John Kerry on Abortion

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The people on Fox and Friends this morning are amazed that John Kerry believes life begins at conception, and they're wondering how he can believe that and then say that abortion should be safe, legal, and rare. Many of my students have had the same strange notion that pro-choice people shouldn't believe the scientifically obvious truth that life begins at conception. The main issue has absolutely nothing to do with when life begins. For many people it has to do with when personhood begins (though philosophers have given good reasons to think even that doesn't decide the issue either way, since it's sometimes ok to kill a person, and it's sometimes wrong to kill something that's not a person).

What bothers me about Kerry's stance on abortion isn't some supposed inconsistency between believing life begins at conception and allowing abortion. The problem is that he says he thinks abortion should be rare, and then he does nothing to discourage it and everything to encourage it. That's good reason to think he doesn't really believe very strongly that it should be rare.

Update: Someone from the Washington Post is on now, saying that Kerry has set himself up for some moral dilemma with his recent comments on abortion. He stated it again in terms of life beginning at conception, so apparently he doesn't know any biology either. Tehy're now giving some more information on the quote, and he hasn't just said that life begins at conception, which isn't exactly an informative point as to anyone's views. He actually said he opposes abortion. So maybe he does have a moral dilemma to deal with, and he's just a moral wimp, believing something to be gravely wrong but being absolutely unwilling to do anything to oppose it. That dilemma has nothing to do with when life begins, though.

Update 2: More context: Kerry sees his opposition to abortion as a purely religious matter that he can't force on others. This doesn't change my previous evaluation that this is the position of a moral wimp. It does raise my eyebrow a bit, though, because it reveals two things. First, he doesn't think there are any good arguments for abortion and takes it as an article of faith. He uses that term. Many people who have a more liberal view on this issue believe this to be true of all pro-life people, and it's completely false. I wonder if this is evidence that he doesn't really believe it and is giving what a Democrat might think a Republican believes to try to get more conservative votes. The other possibility is that this is just his way of saying that there isn't any truth of the matter, but he has a feeling about it. It's a bad way of saying that, and it's offensive to people who really have convictions about it, but it's one way of reconciling his claim that he has convictions about it with the obvious evidence that he doesn't.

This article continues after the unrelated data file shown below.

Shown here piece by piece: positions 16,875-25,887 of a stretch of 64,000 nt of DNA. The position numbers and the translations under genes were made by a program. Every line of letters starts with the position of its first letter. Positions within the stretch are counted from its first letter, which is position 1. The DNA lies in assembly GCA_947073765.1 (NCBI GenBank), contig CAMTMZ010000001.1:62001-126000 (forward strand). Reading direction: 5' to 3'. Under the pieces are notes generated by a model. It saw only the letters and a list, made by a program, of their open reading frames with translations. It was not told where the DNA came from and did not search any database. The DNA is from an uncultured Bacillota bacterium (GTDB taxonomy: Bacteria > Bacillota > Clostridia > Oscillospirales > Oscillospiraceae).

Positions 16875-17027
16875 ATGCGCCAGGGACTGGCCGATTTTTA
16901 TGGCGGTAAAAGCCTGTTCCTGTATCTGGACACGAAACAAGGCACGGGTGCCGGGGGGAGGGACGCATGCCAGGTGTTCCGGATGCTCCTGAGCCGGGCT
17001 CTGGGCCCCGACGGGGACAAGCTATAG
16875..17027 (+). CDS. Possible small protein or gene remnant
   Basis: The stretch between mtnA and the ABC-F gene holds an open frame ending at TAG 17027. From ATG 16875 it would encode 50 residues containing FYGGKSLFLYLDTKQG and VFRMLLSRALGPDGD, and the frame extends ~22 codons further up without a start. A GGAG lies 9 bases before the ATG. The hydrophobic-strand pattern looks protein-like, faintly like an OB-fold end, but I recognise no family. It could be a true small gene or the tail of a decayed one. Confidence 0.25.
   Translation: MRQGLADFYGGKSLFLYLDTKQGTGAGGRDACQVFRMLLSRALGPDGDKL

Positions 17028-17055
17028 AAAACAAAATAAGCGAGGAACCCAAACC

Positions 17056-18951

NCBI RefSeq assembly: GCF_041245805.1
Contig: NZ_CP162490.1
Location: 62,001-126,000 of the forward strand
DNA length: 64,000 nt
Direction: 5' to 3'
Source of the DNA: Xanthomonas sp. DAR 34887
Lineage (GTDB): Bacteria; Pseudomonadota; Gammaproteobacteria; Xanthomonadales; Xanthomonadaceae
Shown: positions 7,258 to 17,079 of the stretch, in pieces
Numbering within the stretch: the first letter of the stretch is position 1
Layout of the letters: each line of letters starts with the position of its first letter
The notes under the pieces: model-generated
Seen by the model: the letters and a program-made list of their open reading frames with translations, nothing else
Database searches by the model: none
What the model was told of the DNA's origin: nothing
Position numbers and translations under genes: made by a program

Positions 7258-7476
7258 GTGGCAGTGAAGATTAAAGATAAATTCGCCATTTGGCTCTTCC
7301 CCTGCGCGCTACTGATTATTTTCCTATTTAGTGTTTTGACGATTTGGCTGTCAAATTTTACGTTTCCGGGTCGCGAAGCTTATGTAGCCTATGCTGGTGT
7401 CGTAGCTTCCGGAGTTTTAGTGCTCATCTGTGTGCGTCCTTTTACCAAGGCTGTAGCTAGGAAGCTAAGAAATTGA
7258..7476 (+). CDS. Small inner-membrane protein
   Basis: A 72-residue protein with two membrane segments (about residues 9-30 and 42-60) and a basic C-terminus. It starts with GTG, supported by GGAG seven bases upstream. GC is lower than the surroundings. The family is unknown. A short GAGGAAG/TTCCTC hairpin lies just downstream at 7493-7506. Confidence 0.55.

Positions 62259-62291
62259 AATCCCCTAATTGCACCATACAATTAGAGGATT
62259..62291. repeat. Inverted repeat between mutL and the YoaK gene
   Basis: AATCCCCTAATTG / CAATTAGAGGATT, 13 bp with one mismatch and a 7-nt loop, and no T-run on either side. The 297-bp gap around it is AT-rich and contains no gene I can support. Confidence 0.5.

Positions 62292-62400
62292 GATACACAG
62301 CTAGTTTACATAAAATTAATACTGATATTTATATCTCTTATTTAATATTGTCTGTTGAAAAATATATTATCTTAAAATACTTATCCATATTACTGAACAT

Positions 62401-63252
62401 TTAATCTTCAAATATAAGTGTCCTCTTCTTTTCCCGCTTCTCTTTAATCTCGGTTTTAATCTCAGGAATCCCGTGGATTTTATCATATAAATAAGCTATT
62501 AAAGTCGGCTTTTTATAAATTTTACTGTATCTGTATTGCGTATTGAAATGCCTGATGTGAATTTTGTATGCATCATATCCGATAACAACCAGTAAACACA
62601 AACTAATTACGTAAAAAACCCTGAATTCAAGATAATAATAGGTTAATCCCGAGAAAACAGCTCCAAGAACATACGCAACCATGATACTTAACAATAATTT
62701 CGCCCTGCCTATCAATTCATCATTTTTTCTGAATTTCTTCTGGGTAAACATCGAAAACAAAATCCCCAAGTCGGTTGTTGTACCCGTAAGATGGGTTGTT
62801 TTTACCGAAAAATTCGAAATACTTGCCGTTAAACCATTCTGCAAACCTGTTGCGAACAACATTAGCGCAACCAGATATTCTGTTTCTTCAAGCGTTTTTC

Second, as I just suggested, this is incredibly offensive to people with deeply seated beliefs that coincide with their religious beliefs but also are held because or real arguments and even careful reasoning. It belittles them, and it ignores how many of our laws really do come from religious viewpoints, even if there are also secular arguments for most of them. Abortion, for many people who happen to have religious beliefs on the matter, is not a religious issue. It's a moral issue. Those who say you can't legislate morality are simply ignorant of how the legal system works. Most laws legislate morality.

10 Comments

I blogged about this, too. My take was on the incompatibility of believing, as a supposed Christian, that life begins at conception, yet being publicly "pro-choice."